This was all over coffee -- we then got down to the serious business of working out what was going to happen next and whether this was a good idea or not. The odd thing about wireless industry luminaries is that they are a bit, well, odd. At one stage, we were divided into groups of four to concentrate on particular aspects of the technology: the group that got something to do with fast data services to mobile phones discovered that two of them didn't own or use a mobile phone anyway. As for my group -- we swiftly worked out that 75 percent of us were radio amateurs: a fatal realisation as far as the remaining 25 percent went.
I can exclusively reveal one breakthrough fact: the port at Queens' College is really very fine and has peculiar space-time dilatory effects. It makes the Holloway Road seem very far away indeed.
Not the best of days. A call from up-country says that my mother has been taken into hospital (it all worked out OK in the end). As it was a case of being ferried in rapidly from the GP's surgery and then being kept in overnight, she was unprepared for her detention. "I didn't even have my iPod!" she complained later -- which is good going for someone who didn't even listen to CDs until Christmas and had only been in possession of a nano for two days prior. (If you, like the editor of Scotland on Sunday, are having trouble finding one, try Argos. They seem to have heaps).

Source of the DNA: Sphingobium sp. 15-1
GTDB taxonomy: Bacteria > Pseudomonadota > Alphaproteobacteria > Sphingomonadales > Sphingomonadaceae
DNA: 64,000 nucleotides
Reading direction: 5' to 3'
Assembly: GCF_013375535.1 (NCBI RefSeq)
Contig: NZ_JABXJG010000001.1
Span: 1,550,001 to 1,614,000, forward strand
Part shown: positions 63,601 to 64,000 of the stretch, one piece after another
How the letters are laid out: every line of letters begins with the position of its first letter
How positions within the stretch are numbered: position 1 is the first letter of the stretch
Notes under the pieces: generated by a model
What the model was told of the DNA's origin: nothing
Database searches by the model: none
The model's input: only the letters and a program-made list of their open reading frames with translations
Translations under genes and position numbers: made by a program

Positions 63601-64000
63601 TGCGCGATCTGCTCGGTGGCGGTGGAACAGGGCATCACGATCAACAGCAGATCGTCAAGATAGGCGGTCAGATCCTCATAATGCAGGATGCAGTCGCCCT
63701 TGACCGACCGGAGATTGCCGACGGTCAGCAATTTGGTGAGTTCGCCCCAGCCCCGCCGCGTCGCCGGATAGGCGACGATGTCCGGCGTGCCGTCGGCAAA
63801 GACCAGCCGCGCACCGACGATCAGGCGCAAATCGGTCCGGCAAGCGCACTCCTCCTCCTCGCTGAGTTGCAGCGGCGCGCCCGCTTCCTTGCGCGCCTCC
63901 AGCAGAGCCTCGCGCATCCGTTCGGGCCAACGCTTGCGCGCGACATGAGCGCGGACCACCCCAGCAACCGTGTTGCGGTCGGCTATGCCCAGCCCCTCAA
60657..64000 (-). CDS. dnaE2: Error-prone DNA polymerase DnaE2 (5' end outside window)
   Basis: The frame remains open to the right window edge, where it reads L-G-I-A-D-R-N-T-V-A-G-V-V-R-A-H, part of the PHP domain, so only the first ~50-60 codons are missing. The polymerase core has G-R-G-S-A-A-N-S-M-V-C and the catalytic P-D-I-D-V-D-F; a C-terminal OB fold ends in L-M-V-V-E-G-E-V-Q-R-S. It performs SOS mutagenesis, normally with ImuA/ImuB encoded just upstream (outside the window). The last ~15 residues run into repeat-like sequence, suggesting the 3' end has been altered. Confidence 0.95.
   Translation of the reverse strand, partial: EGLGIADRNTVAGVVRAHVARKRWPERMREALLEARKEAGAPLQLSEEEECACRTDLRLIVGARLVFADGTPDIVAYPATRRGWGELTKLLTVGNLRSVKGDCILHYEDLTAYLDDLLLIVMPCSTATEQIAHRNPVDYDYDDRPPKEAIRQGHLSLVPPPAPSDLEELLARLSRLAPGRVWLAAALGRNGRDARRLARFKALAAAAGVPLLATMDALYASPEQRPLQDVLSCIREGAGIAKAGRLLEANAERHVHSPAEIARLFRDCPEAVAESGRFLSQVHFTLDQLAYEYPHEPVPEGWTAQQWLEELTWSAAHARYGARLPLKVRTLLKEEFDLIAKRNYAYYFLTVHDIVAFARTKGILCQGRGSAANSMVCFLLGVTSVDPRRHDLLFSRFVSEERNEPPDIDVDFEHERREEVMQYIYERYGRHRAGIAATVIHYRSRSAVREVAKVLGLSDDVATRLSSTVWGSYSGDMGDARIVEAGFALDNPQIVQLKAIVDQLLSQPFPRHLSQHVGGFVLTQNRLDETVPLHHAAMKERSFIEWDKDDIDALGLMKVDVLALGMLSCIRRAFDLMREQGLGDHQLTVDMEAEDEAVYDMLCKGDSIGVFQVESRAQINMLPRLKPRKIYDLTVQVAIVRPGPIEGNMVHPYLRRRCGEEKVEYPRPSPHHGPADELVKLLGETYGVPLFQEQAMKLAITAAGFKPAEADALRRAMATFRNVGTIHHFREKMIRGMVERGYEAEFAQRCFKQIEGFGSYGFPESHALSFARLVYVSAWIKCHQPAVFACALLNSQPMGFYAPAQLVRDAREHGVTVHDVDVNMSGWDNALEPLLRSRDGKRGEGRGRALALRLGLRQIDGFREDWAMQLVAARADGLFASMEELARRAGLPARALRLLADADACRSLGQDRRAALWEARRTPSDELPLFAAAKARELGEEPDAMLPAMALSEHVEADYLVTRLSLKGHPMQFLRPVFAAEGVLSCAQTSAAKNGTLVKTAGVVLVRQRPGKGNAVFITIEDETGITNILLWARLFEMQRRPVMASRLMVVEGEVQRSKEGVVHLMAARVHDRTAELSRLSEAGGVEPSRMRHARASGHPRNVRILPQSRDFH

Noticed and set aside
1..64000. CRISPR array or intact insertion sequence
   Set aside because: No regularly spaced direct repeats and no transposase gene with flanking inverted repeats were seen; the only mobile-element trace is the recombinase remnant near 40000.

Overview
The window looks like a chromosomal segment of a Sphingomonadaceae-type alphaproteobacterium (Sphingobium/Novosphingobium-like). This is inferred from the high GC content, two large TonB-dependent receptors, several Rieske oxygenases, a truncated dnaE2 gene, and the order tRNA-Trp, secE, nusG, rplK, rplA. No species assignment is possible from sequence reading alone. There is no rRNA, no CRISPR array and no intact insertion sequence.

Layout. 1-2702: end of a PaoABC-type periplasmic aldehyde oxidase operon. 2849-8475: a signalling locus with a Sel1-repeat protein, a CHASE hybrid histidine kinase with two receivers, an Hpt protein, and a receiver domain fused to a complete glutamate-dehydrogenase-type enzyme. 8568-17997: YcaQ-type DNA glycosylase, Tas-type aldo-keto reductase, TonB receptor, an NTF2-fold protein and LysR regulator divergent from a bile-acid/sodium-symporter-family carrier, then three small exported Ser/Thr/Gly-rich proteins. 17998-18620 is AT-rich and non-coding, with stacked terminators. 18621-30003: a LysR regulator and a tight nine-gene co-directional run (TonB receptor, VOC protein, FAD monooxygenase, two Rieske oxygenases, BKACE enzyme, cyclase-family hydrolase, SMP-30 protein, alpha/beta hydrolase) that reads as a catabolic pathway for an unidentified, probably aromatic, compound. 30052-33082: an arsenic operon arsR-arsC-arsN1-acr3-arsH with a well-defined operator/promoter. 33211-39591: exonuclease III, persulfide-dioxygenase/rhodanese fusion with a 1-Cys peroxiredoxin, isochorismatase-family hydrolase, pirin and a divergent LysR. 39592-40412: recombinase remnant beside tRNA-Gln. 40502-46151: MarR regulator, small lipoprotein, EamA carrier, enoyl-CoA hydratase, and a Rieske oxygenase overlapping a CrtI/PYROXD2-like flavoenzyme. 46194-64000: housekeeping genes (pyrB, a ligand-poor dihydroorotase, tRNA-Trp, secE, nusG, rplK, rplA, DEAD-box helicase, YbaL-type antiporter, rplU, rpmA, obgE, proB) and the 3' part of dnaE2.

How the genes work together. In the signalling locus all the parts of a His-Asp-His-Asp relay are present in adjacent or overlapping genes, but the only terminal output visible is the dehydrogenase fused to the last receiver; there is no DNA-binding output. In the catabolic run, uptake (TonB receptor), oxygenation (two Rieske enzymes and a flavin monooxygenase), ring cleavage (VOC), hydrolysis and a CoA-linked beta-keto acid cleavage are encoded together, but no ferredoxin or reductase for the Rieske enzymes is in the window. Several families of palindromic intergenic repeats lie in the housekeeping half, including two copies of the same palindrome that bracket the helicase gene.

But once again, I'm frustrated and angered by the hospital telephone system. You can't use a mobile phone on the ward -- you have to receive calls on a bedside extension which costs around 50p a minute to call into; just to make sure the caller is comfortable with this, there's a long and very slowly enunciated recorded message to listen to before you're put through. I found it bad enough: for people on low wages, the thought of a 10-minute chat costing an hour's pay must be nearly unbearable. But you have to call -- especially if you can't easily visit because of not having tons of money to spend on taxis to travel to and from a remote hospital.